Journal article
Impact of tillage intensity on carbon and nitrogen pools in surface and sub-surface soils of three long-term field experiments

Publication Details
Kaiser, M.; Piegholdt, C.; Andruschkewitsch, R.; Linsler, D.; Koch, H.; Ludwig, B.
Publication year:
European Journal of Soil Science
Pages range:
Volume number:
Issue number:
Start page:
End page:
Number of pages:

Management options such as the intensity of tillage are known to influence the turnover dynamics of soil organic matter. However, less information is available about the influence of the tillage intensity on individual soil organic matter pools with different turnover dynamics in surface as compared with sub-surface soils. This study aimed to analyse the impact of no tillage (NT), reduced tillage (RT) and conventional tillage (CT) on labile, intermediate and stable carbon (C) and nitrogen (N) pools in surface and sub-surface soils. We took surface and sub-surface soil samples from the three tillage systems in three long-term field experiments in Germany. The labile, intermediate and stable C and N pool sizes were determined by using the combined application of a decomposition experiment and a physical-chemical separation procedure. For the surface soils, we found larger stocks of the labile C and N pool under NT and RT (C, 1.7 and 1.3 t ha(-1); N, 180 and 160 kg ha(-1)) than with CT (C, 0.5 t ha(-1); N, 60 kg ha(-1)). In contrast, we found significantly larger stocks of the labile C pool under CT (2.7 t ha(-1)) than with NT and RT (2 t ha(-1)) for the sub-surface soils. The intermediate pool accounted for 75-84% of the soil organic C and total N stocks. However, the stocks of the intermediate N and C pools were only distinctly larger for NT than for CT in the surface soils. The stocks of the stable C and N pools were not affected by the tillage intensity but were positively correlated with the stocks of the clay-size fraction and oxalate soluble aluminum, indicating a strong influence of site-specific mineral characteristics on the size of these pools. Our results indicate soil depth-specific variations in the response of organic matter pools to tillage of different intensity. This means that the potential benefits of decreasing tillage intensity with respect to soil functions that are closely related to organic matter dynamics have to be evaluated separately for surface and sub-surface soils.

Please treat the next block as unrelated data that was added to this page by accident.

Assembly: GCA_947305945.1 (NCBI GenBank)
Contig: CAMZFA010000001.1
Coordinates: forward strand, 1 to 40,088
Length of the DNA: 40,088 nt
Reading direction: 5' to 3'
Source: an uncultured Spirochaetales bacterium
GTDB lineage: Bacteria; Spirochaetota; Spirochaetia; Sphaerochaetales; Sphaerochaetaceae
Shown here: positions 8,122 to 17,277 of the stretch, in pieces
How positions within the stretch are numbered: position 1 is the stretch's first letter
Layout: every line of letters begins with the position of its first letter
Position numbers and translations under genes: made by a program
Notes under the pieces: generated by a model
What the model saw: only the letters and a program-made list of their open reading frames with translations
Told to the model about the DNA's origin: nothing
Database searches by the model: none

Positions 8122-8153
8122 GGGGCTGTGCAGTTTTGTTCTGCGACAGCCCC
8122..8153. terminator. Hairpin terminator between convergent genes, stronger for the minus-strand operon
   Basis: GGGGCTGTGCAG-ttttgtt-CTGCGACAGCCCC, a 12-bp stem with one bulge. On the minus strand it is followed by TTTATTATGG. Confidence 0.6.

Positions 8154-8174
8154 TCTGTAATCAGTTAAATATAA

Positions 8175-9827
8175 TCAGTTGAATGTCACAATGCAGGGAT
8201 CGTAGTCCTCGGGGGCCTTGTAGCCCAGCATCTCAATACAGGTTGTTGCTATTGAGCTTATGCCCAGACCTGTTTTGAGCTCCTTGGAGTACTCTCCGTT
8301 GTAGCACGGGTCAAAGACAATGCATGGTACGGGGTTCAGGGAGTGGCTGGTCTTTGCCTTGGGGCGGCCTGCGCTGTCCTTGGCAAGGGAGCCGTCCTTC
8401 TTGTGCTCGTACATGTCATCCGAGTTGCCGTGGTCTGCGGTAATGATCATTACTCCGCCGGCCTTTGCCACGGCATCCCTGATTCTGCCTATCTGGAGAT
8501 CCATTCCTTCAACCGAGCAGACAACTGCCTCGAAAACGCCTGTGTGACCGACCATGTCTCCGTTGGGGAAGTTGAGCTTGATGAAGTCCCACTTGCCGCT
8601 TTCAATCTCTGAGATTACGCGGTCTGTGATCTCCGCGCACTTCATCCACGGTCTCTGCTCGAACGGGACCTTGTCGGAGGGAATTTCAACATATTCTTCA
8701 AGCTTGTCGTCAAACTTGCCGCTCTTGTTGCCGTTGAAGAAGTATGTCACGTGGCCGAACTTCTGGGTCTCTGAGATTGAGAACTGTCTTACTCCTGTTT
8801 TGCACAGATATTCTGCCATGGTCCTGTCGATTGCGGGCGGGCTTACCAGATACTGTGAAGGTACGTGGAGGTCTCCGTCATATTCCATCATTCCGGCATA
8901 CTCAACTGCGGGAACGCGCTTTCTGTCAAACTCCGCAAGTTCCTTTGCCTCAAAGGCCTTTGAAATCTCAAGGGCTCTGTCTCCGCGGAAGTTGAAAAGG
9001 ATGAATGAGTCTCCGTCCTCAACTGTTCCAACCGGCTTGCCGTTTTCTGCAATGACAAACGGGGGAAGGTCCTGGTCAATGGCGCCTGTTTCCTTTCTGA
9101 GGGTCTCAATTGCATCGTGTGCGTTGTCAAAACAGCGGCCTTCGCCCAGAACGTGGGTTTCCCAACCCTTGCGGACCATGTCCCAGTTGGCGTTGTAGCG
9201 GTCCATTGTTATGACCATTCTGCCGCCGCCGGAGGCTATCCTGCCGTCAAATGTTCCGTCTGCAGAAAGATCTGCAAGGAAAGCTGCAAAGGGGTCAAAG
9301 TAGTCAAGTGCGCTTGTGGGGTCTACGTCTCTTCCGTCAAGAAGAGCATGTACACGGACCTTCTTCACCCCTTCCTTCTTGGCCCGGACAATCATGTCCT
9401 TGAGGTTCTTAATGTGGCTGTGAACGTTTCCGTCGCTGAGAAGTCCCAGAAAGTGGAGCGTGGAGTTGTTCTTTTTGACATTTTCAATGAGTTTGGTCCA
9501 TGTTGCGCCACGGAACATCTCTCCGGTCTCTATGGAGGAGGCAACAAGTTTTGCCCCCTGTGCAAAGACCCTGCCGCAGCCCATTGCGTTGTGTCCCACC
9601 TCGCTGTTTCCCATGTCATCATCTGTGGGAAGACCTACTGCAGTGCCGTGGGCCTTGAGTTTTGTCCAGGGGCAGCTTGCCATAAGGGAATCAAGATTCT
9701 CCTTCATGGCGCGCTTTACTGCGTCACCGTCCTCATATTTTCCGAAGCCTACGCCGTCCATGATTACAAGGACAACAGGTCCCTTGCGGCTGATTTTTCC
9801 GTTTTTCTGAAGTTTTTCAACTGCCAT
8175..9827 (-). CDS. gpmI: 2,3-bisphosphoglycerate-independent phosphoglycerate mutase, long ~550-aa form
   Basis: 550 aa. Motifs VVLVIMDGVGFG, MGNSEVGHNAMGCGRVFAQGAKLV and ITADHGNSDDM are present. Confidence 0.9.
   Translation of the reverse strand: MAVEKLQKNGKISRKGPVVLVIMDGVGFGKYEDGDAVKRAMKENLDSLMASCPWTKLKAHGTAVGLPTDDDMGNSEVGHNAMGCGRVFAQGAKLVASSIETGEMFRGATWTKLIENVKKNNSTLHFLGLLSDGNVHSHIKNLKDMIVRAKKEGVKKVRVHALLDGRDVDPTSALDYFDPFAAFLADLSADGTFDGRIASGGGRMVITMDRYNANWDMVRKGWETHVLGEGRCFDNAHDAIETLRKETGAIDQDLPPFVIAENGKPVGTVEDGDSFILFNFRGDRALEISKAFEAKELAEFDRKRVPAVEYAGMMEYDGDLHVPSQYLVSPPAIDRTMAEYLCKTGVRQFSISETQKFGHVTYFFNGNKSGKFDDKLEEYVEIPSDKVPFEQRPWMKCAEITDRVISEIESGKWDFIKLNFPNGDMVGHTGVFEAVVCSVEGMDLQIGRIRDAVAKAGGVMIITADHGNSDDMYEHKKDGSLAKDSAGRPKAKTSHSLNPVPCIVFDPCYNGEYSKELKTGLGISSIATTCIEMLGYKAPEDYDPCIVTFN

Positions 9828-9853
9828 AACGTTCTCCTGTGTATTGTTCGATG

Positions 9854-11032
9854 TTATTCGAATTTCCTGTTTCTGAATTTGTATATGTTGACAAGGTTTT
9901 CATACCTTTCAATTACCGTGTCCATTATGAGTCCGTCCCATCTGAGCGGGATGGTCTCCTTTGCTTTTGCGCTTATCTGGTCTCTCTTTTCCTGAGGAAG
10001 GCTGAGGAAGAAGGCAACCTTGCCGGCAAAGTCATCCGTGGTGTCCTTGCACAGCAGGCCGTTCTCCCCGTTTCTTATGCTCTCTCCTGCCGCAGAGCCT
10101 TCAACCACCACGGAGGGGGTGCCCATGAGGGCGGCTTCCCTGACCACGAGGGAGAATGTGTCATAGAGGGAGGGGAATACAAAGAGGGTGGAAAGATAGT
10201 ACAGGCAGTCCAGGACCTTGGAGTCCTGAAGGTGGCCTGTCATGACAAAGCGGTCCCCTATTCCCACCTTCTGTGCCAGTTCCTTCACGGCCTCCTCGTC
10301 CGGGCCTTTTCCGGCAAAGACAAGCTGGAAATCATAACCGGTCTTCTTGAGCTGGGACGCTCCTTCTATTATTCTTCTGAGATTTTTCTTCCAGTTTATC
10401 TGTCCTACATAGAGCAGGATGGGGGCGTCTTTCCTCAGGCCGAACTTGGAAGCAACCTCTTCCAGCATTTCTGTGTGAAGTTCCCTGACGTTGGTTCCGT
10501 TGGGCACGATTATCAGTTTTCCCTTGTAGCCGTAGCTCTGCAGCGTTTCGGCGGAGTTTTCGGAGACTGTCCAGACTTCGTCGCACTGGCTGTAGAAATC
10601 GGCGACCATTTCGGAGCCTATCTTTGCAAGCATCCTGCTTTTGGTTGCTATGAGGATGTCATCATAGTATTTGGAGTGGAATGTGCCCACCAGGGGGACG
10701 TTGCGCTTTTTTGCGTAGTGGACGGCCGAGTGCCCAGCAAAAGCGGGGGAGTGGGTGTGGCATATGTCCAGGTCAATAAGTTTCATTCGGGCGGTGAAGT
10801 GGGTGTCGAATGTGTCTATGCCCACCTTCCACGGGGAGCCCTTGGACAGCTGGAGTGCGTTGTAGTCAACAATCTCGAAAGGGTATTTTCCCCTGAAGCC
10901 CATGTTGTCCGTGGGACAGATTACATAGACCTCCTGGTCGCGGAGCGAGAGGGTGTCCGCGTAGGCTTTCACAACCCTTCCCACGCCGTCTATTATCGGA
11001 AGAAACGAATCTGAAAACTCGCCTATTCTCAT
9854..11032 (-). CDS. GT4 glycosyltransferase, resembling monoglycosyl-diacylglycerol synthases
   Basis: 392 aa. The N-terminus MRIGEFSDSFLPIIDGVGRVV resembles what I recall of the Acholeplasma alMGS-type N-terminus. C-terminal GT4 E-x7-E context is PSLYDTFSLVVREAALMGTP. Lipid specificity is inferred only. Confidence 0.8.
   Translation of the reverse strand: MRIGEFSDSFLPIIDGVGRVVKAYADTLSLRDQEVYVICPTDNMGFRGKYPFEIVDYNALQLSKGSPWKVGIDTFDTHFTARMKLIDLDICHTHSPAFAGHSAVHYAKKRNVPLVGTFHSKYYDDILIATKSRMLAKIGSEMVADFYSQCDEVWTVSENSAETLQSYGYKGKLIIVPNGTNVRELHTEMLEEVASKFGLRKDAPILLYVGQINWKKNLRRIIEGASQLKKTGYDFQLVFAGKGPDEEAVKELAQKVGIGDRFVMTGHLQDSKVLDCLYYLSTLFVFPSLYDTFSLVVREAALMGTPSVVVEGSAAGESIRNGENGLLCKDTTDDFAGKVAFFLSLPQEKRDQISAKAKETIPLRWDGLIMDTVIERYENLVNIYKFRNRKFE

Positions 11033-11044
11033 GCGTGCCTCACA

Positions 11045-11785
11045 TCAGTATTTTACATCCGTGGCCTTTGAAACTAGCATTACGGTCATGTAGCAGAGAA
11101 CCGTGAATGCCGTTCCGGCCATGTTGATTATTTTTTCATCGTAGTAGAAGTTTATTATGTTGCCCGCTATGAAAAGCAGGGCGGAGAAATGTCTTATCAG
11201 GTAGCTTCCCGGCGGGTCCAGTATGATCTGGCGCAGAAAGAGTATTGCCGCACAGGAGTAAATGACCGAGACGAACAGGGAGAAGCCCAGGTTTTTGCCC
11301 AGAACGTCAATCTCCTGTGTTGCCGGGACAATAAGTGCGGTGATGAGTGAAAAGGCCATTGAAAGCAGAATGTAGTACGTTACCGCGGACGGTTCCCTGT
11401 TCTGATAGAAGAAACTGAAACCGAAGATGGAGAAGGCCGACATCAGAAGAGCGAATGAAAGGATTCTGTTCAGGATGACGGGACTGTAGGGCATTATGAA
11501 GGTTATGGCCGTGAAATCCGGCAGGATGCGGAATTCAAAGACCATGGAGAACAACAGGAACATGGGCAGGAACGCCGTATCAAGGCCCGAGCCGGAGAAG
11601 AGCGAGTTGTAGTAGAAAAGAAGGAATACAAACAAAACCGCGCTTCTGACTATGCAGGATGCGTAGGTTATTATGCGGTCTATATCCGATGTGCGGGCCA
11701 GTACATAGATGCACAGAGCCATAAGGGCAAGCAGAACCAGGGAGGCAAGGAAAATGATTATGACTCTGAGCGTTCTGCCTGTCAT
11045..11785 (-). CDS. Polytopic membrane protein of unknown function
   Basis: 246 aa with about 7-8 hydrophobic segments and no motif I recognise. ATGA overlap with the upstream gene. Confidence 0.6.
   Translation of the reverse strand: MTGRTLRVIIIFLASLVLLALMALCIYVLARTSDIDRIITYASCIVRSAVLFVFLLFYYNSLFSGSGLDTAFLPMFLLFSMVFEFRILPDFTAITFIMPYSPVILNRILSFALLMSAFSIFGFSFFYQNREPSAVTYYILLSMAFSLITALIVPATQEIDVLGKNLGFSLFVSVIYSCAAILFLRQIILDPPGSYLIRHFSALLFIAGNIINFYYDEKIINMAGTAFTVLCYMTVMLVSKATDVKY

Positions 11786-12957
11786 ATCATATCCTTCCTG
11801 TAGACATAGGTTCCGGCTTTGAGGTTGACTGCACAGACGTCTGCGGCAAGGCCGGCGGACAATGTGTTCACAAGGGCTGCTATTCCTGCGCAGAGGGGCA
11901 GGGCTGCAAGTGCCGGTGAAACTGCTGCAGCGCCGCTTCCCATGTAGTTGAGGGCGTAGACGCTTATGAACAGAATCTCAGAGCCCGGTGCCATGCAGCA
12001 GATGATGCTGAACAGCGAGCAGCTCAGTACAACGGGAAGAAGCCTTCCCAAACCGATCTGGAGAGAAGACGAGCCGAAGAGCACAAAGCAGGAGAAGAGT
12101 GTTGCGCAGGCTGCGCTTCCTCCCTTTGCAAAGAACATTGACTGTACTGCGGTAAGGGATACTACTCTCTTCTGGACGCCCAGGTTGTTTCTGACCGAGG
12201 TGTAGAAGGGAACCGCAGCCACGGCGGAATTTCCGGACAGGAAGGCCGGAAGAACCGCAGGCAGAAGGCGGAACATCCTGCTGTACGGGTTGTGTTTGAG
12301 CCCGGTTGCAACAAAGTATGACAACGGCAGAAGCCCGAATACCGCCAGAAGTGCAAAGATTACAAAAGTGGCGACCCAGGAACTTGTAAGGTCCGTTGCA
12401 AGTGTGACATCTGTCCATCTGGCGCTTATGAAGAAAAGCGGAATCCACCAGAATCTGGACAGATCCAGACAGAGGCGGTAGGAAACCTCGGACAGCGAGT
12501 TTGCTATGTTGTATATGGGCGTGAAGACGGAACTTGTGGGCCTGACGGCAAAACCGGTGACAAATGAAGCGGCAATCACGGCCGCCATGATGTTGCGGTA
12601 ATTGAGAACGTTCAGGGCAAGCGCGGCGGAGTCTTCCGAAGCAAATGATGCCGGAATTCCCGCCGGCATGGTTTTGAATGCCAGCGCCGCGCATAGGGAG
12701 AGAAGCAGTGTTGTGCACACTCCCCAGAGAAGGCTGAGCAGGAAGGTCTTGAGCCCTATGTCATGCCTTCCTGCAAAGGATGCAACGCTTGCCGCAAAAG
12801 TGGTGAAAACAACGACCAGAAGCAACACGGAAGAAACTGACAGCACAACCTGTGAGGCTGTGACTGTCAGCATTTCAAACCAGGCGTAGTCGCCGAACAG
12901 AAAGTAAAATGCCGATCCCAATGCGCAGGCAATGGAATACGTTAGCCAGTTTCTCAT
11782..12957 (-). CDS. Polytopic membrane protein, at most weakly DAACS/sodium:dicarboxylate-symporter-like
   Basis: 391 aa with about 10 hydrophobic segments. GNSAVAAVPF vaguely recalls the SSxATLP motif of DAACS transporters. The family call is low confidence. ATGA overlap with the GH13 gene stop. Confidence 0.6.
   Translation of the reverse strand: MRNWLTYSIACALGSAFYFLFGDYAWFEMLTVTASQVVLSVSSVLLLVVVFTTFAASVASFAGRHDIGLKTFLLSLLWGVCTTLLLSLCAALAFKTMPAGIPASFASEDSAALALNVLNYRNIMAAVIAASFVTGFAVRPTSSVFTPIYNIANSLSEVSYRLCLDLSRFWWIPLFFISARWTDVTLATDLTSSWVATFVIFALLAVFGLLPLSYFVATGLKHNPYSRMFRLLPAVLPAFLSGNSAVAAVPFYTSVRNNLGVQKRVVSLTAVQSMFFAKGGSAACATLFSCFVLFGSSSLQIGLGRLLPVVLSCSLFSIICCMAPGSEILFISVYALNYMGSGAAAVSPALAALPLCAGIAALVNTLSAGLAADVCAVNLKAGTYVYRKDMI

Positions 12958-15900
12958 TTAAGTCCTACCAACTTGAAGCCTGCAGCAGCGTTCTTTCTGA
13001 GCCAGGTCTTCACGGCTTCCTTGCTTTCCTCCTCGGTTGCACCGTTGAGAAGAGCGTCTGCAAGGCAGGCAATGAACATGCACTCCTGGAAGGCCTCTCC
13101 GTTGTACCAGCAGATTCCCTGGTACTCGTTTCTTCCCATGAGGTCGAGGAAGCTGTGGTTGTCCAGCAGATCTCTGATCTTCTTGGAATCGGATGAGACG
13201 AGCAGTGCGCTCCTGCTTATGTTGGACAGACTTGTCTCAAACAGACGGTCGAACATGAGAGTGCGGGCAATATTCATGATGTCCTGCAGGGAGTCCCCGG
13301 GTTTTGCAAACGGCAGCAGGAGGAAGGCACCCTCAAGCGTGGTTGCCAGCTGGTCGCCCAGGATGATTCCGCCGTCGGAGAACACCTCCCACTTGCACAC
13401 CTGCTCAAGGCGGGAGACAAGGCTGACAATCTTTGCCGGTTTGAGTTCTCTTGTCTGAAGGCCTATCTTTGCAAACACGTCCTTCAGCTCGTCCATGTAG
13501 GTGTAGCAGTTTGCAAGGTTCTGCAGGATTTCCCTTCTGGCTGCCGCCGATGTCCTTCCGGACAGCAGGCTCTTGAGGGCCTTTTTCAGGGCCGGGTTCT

Last updated on 2019-25-07 at 19:35